Tom Pajic runs and was senior offensive advisor and director of player personnel at Temple University and multiple Division 2 schools. He runs a number of showcases in South Jersey, inviting kids to compete and get noticed. “I connect the dots,” says Pajic. “[The coaches] see them run around and they get to confirm or not confirm their evaluations.”

Pajic believes that the most important thing for a college coach is face-to-face contact with a prospect. He’s proud of the connections he has made, saying that kids who have attended his events have gotten into West Point and Sacred Heart, among other colleges.

It’s a harsh reality, though, that not every aspiring high school football player in New Jersey is going to find a place to play in college. Some, like Porada, will get hurt trying to show their skills.

Wayne Valley football coach Roger Kotlarz calls the showcases and college camps a necessary evil. “Coaches want to see the player live and put them through drills and get their measurables,” Kotlarz says. “It’s an evil because kids can go to an exorbitant number of camps, and it’s unending. These kids are impressionable, because all of the schools are saying you have to come to their camp. You can’t go to every camp, and it’s hard to get that to sink in.”

But from Pajic’s perspective, “Nobody can get mad at this process, because it’s up to the colleges. They can say they like what they see. They can put all the pieces of the puzzle together.”

A compounding problem: What parent doesn’t believe that the young football player in their house is going to go to Alabama or Michigan? They have the dream, too.

Another sectional championship-winning high school coach, who requested anonymity because he has worked at these showcase events, says that private showcases play into those families’ hopeful thoughts and can be misleading. He says a showcase might trumpet, for example, that it had 20 students with scholarship offers participate. But in reality, those offers had already been given before the showcase took place.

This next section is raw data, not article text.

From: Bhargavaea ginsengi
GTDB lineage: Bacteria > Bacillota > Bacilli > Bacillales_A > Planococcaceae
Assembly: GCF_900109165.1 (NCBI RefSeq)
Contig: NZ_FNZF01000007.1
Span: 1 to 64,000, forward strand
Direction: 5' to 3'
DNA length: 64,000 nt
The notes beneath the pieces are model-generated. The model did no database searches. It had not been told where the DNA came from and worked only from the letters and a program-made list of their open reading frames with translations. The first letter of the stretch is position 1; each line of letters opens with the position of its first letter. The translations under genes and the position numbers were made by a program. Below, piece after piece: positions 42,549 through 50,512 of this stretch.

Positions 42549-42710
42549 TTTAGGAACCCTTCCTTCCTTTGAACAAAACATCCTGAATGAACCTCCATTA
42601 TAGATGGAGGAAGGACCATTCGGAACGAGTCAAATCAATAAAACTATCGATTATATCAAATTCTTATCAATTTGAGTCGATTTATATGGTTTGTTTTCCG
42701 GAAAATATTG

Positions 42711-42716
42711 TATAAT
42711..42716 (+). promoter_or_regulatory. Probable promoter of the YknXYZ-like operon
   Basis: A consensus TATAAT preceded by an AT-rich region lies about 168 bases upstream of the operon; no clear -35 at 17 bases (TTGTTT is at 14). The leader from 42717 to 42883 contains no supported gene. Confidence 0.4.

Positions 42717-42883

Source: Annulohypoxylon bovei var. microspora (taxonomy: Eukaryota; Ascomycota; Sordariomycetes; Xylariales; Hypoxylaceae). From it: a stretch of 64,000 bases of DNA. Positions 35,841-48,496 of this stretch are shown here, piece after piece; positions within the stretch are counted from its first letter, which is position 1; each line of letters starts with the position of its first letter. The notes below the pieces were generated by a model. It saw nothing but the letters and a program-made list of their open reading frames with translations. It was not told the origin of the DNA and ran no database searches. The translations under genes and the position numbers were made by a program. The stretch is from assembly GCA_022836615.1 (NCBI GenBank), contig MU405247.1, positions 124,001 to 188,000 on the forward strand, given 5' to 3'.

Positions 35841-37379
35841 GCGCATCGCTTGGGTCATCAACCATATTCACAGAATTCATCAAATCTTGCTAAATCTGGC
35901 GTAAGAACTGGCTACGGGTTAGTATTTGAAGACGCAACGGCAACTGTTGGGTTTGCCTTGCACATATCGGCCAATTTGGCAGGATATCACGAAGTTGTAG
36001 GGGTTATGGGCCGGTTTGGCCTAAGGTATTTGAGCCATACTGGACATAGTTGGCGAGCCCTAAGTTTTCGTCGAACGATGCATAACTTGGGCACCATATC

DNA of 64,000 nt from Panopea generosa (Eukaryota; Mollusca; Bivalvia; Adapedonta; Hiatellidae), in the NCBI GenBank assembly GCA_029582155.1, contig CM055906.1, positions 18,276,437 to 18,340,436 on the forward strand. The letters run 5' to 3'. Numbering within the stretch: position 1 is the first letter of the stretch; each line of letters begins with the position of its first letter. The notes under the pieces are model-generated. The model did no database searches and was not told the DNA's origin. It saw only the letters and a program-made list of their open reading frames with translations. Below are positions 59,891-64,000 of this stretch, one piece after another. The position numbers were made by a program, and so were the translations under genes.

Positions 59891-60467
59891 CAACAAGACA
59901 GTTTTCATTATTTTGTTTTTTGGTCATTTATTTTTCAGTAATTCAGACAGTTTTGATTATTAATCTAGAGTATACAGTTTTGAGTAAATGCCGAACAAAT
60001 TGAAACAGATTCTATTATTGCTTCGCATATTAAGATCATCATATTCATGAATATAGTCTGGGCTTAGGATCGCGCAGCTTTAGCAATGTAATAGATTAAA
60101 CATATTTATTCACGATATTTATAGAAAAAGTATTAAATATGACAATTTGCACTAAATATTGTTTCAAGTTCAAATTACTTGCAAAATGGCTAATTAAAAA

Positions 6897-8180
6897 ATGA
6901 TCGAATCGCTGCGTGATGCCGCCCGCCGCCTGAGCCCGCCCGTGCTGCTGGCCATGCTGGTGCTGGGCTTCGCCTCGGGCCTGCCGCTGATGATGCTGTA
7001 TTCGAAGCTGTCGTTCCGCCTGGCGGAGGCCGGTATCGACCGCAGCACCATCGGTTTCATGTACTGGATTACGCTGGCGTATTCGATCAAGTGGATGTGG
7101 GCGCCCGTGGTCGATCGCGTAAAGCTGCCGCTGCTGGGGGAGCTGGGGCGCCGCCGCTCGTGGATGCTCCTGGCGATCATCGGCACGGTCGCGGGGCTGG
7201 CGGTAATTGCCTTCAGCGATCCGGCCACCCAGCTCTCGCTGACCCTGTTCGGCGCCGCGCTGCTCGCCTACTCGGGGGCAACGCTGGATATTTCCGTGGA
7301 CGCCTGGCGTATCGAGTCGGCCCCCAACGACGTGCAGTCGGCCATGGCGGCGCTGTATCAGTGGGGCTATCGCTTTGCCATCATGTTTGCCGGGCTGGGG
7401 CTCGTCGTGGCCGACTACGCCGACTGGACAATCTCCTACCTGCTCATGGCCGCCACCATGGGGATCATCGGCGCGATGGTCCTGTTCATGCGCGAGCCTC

“It’s marketing for them,” he says. “All of these guys want to get guys at their camps, and they just want to make money, and nothing ever comes of it.”

Pajic believes in his product. “I can’t guarantee anything,” Pajic says. “I am just providing the platform.”

Porada is rehabbing his knee and hasn’t given up on the dream of playing college football. He’s 6-foot-2, 225 pounds and still a prospect. As of December, he was still in contact with some schools. Someone will likely give him a shot.

Kotlarz will continue to try to limit the number of college camps his best players attend, worried about the grind on a player’s body.

For Pajic, business is good. He’s just trying to help high school players realize their dreams. “There is a place for every kid to play college football, it just might not be what you think it is,” Pajic says. “You may not be able to stay in New Jersey. You might have to travel to Pennsylvania, or Delaware, or Connecticut or Rhode Island. If you want to play college football, there is a Division 3 or Division 2 school for you.”

Wayne Valley struggled on the football field without Porada, finishing 3–7 and losing in the first round of the playoffs. It was a big drop from 2019, when the Indians won the North Group 4 title and went 11–2. Porada did dress in uniform this fall when the Indians beat rival Wayne Hills. That was the highlight of his season.

He doesn’t have any regrets. This is the way the game is played, and pain is expected.

“I don’t think I did too much,” Porada says. “I was coming from a public school, and junior year, Covid ruined everything. I only got to play one full year of varsity football. I think that going to all these camps trying to get myself recruited was good for me.”

Darren Cooper has been a sports columnist in New Jersey since 2010. He was born in Louisiana and still is looking for good jambalaya in New Jersey.